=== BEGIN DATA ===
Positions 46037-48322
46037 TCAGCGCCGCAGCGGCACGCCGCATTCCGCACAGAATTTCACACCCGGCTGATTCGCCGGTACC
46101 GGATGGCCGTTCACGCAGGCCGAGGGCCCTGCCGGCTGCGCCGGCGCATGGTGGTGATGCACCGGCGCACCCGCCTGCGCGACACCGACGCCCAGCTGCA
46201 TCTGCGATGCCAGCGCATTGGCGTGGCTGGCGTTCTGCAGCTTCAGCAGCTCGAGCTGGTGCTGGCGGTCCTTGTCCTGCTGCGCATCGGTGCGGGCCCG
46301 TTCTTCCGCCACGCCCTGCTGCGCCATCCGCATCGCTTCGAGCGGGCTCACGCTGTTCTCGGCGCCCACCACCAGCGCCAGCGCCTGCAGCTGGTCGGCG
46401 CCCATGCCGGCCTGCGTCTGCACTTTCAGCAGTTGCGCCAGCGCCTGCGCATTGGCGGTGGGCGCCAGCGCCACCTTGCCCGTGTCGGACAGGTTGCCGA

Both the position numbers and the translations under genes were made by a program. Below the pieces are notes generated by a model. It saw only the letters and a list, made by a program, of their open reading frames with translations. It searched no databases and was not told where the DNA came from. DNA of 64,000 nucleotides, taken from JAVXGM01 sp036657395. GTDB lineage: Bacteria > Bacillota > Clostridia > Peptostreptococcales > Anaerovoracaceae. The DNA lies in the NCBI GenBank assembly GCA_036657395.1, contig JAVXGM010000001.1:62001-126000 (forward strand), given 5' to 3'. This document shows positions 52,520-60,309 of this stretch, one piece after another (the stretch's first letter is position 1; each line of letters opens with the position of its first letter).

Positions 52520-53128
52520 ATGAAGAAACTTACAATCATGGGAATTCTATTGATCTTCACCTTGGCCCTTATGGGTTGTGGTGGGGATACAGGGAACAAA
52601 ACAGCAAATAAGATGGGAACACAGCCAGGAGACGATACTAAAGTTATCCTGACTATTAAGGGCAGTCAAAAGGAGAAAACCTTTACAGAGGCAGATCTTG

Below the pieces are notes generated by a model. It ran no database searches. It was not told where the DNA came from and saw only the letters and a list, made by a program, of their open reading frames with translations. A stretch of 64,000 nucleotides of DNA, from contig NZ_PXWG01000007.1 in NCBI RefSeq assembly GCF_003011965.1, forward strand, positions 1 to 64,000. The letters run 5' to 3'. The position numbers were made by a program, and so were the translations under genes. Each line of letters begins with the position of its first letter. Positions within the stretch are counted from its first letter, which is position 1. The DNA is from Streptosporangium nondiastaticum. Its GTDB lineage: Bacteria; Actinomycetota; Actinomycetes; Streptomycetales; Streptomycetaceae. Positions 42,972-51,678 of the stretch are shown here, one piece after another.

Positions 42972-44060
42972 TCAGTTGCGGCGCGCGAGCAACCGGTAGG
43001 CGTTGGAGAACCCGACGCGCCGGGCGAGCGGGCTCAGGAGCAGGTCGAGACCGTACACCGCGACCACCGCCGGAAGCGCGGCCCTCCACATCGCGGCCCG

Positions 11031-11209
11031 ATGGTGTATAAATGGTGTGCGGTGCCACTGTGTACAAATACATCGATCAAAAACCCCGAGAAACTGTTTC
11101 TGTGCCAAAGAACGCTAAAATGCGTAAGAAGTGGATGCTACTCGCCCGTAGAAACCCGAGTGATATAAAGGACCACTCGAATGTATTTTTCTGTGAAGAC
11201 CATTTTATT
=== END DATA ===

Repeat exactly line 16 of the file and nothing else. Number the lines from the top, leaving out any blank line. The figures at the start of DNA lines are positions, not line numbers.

11031 ATGGTGTATAAATGGTGTGCGGTGCCACTGTGTACAAATACATCGATCAAAAACCCCGAGAAACTGTTTC